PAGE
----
Chevrolet Sighting In Australia

1927 Chevrolet at Tambar Springs

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From Chris W. – G’day, I spotted this at a village called Tambar Springs, NSW, while on route to the Bathurst 1000 race. It’s a 1927(ish) Chevrolet. From the full running boards & rear mudguards, I’m guessing it was once a passenger car? It’s all there under the bonnet, the 4 cylinder engine, carby, stater & generator, etc.  I was told it was loaded onto the trailer with a front end loader! Cheers, Chris

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  1. rusty

    hah thats great one the scrappies didnt get in the great chinese scrap metal rush

    we had the gold rush in the early years and a few years ago the chinese scrap rush where scrap was $300 a ton..ironically scrappies wont come out now to pickup scrap..its around $45 ton and costs more in petrol..when i moved last month i had few wanting to pickup my scrap whereas previously they kept hassling me to give them my cars in the front yard.. And i was in a I was in busy Sydney not the bush living next door to a scrappy..hee hee.

    basically a lot of properties outback were denuded of many many cars including stuff like this..damn bad time. Some scrappies saved some but most were in it for the quick money i guess the US got the same

    basically stuff like this is getting scarse because it was close enough for scrappies to drive to when the dollar was good and simply pick a property clean.

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  2. Matt Tritt

    She’s a goner, mate! Well, maybe not entirely. The wheels seem to be in remarkably good shape compared to the rest of the old girl. Might make a fun speedster project for someone with all the time in the world. The metal men were paying big bucks not too long ago here in California too and I should have rid myself of a bunch of rusty barbed wire and the like, but I generally wait too long. I had a Peugeot 505 TD wagon sitting out back for 10 years and waited to sell it until the prices dropped. ;-)

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    • rusty

      hi matt

      nahh not here as we have fewer American cars so there is a project here [aussies are suckers for yankee steel though its probably more likely to be rodded or ratted….believe it or not I think it probably is an ok starting point because the land around there is reasonably dry as is most of Australia the steel will be better than is perceived…

      why do I think this possibly is restorable? well because i bought a similar project not far from there in a place other side of Gunnedah which Aussies will know.. It was an early 1930’s Austin Seven in similar condition..was told it was on a property when I was at the Gunnedah swap meet I trundled up to look in my Morris Minor panelvan.

      Looked just as bad as this one when sitting in paddock but when you looked at the metal close up you generally found it was all sound. Infact all panels better than some austins I bought from suburban yards because it had been laid up probably in the 50’s but the suburbia purchases were puttied up so many times they were far more rotted or rough. This is honest vintage tin. Took it back home to Sydney and started assembling it out of other bits and cars i had scrounged and it it came up a sound resto project. Of the seven Austin 7’s I owned it was the cleanest and straightest tin wise. The other all bought from suburbia and thus handed thru many owners and bodgy repairs.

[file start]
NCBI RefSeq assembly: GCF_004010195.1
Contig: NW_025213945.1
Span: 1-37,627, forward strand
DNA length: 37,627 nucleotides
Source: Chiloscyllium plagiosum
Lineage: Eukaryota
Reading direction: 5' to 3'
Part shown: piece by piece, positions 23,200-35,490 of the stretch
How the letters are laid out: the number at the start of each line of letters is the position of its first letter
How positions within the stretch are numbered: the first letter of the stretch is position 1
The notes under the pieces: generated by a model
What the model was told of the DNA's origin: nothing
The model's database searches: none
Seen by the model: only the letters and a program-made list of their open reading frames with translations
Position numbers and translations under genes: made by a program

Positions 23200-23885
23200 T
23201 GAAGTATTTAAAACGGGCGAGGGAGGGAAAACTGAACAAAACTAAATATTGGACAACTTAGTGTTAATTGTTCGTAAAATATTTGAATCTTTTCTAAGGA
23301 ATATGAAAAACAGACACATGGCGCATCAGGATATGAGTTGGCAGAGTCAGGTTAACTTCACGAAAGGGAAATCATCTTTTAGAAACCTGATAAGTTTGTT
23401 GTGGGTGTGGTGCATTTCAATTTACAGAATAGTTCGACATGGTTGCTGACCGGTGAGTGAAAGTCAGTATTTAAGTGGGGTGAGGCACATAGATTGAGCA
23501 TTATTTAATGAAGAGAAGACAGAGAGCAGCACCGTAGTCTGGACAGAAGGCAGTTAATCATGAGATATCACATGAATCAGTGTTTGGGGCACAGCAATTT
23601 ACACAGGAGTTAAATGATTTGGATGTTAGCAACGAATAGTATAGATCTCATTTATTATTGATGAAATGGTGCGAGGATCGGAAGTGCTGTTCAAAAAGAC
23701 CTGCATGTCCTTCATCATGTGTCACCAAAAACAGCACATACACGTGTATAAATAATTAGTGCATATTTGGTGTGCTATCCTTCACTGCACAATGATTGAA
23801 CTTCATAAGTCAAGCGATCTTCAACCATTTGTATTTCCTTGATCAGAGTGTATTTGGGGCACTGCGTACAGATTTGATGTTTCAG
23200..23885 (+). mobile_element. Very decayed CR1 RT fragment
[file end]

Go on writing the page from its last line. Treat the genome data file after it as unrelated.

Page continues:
But i will say people now are lasier and no one seems interested in Sydney to restore as much now. They just buy a previous restoration and tinker. So from that point of view it may be toast..but I still think sound enough to try. [best for someone who like me who had a few similar cars/parts already.]

      I’m like you I hang onto stuff to hee.

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      • rusty

        ps..if you look at the dry land in the background in october as he mentioned he was on his way to the Bathurst 1000.. which is our spring…so its showing no signs of lushness just coming out of winter…so definately good dryish country that isnt desert. We seem to have just a winter and summer in NSW with hardly any spring or autumn..its either cold or hot. Metal survives nicely away from the coast in NSW. Still scare off many though as restoring now is dying off.

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      • Matt Tritt

        Well then, why not? All it takes is time, energy and money, so if those are in adequate supply, what better thing could you do than save interesting vehicles from the compactor? Your climate sounds just about like ours here in central California, even though we usually have good Springs and falls.

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  3. Chris

    Saveable. The engine was all there, and if it wasn’t seized, you’d have it running in a weekend. The LHR wheel was in pieces, but the rust was all surface.
    The guy was collecting it for his son who had another ’27, if I remember correctly.

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